Codesign January 1995 Science has many branches. scholarship in the Arts. or performing existing works of drama. empiricism is more Some. 'and then to conduct systematic attempts to refute it. should be the aim of scientific enquiry. But what do we mean by 'doing it scientifically? The traditional Western perception of a correct scientific approach. aesthetics. amongst philosophers of science. objectivity and inductive reasoning are dismissed as unscientific and unreliable. objectivity and induction have their place. The whole process is characterised as being empirical (that is. the last three decades have seen a complete overturning of the Baconian paradigm for the conduct of scientific enquiry. etc. and certainly in Britain. literature. Science is defined by its intellectual approach. is based on ground rules that were first systematically set out by Francis Bacon in 1620. The pursuit of verification can go on forever. Arts activities are based on empirical . Also central to the Popperian view is the acknowledgement that new scientific propositions may properly be. history and categorisation of works in the Arts. and The Arts. research In the humanities tradition In most English speaking countries. However. ethics. but revised several times since. By the same token. not before it. art. This means that whilst most scientific theories are unprovable. comprising language. Intellectual processes of any sort that fail the tests of empiricism. Scientists have the right to turn their minds to anything. etc. from anthropology to astrophysics. Chief amongst the revolutionaries has been Karl Popper. So how can we summarise the philosophy behind the modern approach to scientific research? The postPopperian approach demands' that the investigator: • • • be liberal about the sources of conjecture and hypothesis at the commencement of research. Either term can be used to refer to that large group of academic disciplines in which mankind is the central concern. and inductive (that is. such as knowing the content. the provenance of ideas. are nevertheless falsifiable. It is this fast statement which lies at the heart of the Popperian revolution. With reference to The Arts. but falsification is instantaneous. is Conjectures and refutations. and amongst scientists working at the more advanced levels of scientific endeavour. but highly influential. The disciplines of the Arts are variously concerned with: • • • • • • • expression in appropriate media. His argument begins by pointing out the logical asymmetry between verification and falsification. and replaced it with another. although never verifiable. and mostly are. things and events.Archer. The range of subjects that have been addressed by Science. has continued to expand throughout the history of mankind's endeavours. etc. history. and commentary upon. objective (that is. more and more white swans does not prove the universality of the white swan theory. The Nature of Research. still held by many to the present day. from 1934. drama. So goes the Baconian paradigm. This title encapsulates the Popperian view of the correct scientific approach. but not all. Searching for. the categorisation of ideas. Falsification of theory. moving from the observation of specific instances to the -formulation of general laws). and divided the disciplines within it into two subgroups. as long as they do it scientifically. judgements of worth. They have had a profound effect that reaches far beyond the bounds of conventional science. the qualftative interpretation of meaning in human expression. comprising theology. the only reliable way to test a scientific proposition is to formulate it in as unambiguous a way as possible. and which have ceased to be preserve of myth. and be astringent in testing findings and explanations on the completion of research. • • This section of my talk is concerned with academic attainment in Arts disciplines. fable and metaphysics. architecture. one single observation of a black swan allows us logically to derive the statement ‘not all swans are white'. music. who is living today. free from the influence of value judgements on the part of the observer). and finding. The title of Popper's most influential book. and particularty with the award of research degrees in the Arts. etc. Arts activity. In them. the term The Humanities and the term The Arts tend to be a little bit-confused. However. or for the purposes of. things andevents. works on the philosophy of science have been published in English at intervals since 1959 (his earliest works. in which the physical world is the central concern. such as creating new works of literature. not verification. I want to make a distinction between: • the practice of the Arts. indeed. authorship. His not very numerous. epistemology. His own well-known example runs like this: No number of observations of white Swans allows us logically to derive the universal statement: 'All swans are white'. music. they are still testable. mathematician and philosopher. he has rejected the whole traditional Baconian view of scientific method. Empiricism. I tend to employ the expression The Humanities as the umbrella term. philosophy. Metaphysics. music. the exploration of truth values in text. people. were written in German). based upon evidence obtained in the real world). drama. (page 8 starts) important in the stages when a theory is under test than in the stages when it is being formulated. first published in 1963. and are used almost interchangeably. In this important logical sense. Science is not defined by its subject matter. generalisations. research. the tracing of. in contrast with The Sciences. creative reflection on human experience. and be sceptical in the handling of -data and argument . the result of inspired guesswork rather than the product of inductive reasoning. However. people. but this is after tie formulation of an explanatory conjecture. and' ' research into.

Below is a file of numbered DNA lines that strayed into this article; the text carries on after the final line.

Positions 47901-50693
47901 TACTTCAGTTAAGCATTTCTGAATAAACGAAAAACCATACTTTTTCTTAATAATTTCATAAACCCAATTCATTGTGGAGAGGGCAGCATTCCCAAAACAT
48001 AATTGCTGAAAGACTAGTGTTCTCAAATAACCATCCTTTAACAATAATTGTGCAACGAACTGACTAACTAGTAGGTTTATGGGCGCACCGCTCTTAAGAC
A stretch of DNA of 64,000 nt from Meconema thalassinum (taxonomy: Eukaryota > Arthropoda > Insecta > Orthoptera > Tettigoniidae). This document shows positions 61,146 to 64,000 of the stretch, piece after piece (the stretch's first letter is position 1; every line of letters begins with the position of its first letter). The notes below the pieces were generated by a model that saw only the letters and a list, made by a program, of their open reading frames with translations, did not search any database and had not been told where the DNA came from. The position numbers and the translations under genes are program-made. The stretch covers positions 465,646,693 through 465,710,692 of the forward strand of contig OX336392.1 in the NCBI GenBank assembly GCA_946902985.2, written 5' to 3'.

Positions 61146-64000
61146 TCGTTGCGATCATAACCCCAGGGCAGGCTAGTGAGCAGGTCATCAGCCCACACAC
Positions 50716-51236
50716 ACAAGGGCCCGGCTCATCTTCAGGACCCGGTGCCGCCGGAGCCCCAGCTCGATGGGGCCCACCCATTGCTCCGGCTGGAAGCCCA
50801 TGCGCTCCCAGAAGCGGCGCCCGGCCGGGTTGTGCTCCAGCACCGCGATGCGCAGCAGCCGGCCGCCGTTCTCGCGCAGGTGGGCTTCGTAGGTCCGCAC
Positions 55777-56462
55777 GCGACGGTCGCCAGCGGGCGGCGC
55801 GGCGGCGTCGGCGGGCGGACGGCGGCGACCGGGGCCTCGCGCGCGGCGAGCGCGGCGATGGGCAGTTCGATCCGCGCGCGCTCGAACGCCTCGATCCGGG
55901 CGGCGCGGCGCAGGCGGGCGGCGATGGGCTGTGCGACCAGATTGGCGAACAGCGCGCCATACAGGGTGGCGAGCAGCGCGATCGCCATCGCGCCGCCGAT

while B is greater than C. The conduct of research in Humanities disciplines goes beyond scholarship. Propositions are validated or refuted by exemplification and citation. and secondary sources of information. They are expected to have a clear vision of the provenance of the important ideas. for a scholar to have produced new primary material in order to be recognised as an authority in a given field. and to qualify for admission to a PhD degree programme. Witnesses may or may not share a particular author's ideology in their hearts when confronted by an Arts work. but if they know what the author's position is. and close attention to the principles and practice of research methodology. So can a religious ideology. (page 9 starts) existing material. Some. By the same token. It is not necessary. their mutual use of databases and information technology has brought their methodologies closer together. A formal definition of the term Ideology' is: An overarching system of explanation or interpretive scheme that serves to make the woHd'more Intelligible to those who subscribe to it. The use of the term 'ideology' in this context needs a bit of explanation. that is. value and authorship of primary and secondary source material. A popular challenge put to an author of either primary or secondary material by a witness on first confrontation with a work is: "What is your theoretical position?" This is an important question. Thus. and that all sources shall be acknowledged. the possession of an ideology enables a person of a community to make coherent sense of otherwise disconnected theories and experiences and values arising in different aspects of life. In view of the subjective nature of Arts activity. the judgements of others.Archer. may be awarded for the attainment of scholarship in the Arts. as in the Sciences. The distinguishing features of an MPhil or MRes programme are: • • • the critical appraisal by the candidate of prior research. Nevertheless. It is in the nature of the Humanities disciplines that their judgements are made within a framework of values. or original records of. but not all. In recent times. Whilst Science still seeks ultimately to explain and Humanities still seek ultimately to evaluate. the once unbridgeable differences between Science research and Humanities research have moved closer together. Arts activity cites exemplars in the real world or in previous writings in support of argument leading to a postulated conclusion. however. Acknowledged scholars in the Arts are expected to have a comprehensive knowledge of the primary sources in their field. Moreover. virtually all Arts activity is essentially subjective in character. events or persons. things and events. where A is said to be greater than B because B is less than A. They are expected to offer critical appraisal of the more significant secondary source material. where the author is seen to be saying that A is greater than B. or in identifying new ways of knowing them. Science has become less reductionist in its attitudes and the Humanities more empirical. Nevertheless. Scholarship in the Arts makes an important distinction between primary sources of information. Unless the witness shares the author's position. Secondary sources include other persons' commentaries upon primary material. and the conduct under supervision of a single major task of systematic investigation MPhil and MRes programmes have. and C is greater than A. All the Humanities disciplines have well established rubrics for sound scholarly argument and good research practices. things. he or she will not be able fully to understand the work or to judge it. There was a time when in some Arts disciplines it was only necessary to uncover some hitherto unknown or unrecognised or unorganised material (say a complete set of the laundry lists of some dead poet) and to catalogue this material in order to earn a research degree. some Humanities research strives to present findings generalisable within a given context. they can at least appreciate what the author was expressing. that is. Primary sources include: originals. research in the Humanities tradition advances by the conduct of logical argument. to advance knowledge in a given discipline. Master's degrees and Doctoral degrees. Generally. not being research degrees. Harder to spot. There are few areas where such a condition could apply today. a substantial 'taught' element. are commutative arguments. There is no such thing as 'objective' Humanities research. and will be embodied in his of her expression of them. Scholars are expected always to be alert to the pitfalls of circular argument. ideas. or at least recognises what that position is. or contemporaneous commentary upon. any witness of a particular Arts work needs to know from which standpoint the author produced it. in a long and complex argument but equally condemned. So can an aesthetic or a scientific ideology. or in refuting previous commentary on The principal purpose of pursuing an MPhil or MRes degree programme in the Arts. is to learn the methods of research appropriate to a given field of enquiry. The author's ideology and framework of values will have coloured his or her view of events. Codesign January 1995 evidence in the real world. it is up to the reader to determine whether or not the argument and the findings remain valid in that or a different context. That is why it is so-important for the investigator to declare his or her 'theoretical position'. Research in that discipline consists in finding new things to know. The Nature of Research. and judgements by the investigator. Good practice in Humanities disciplines demands that all citations shall be checked at primary source level. or should have. it is the duty of a scholar in the Arts to make clear the standpoint from-which he or she may be offering opinion or discoursing upon the content. evidence imported at secondhand. . Scholarship is essentially comprehensive knowledge of a particular field in a particular discipline. Common amongst them are requirements to distinguish between evidence produced by the research. A political ideology can do this. In such a case.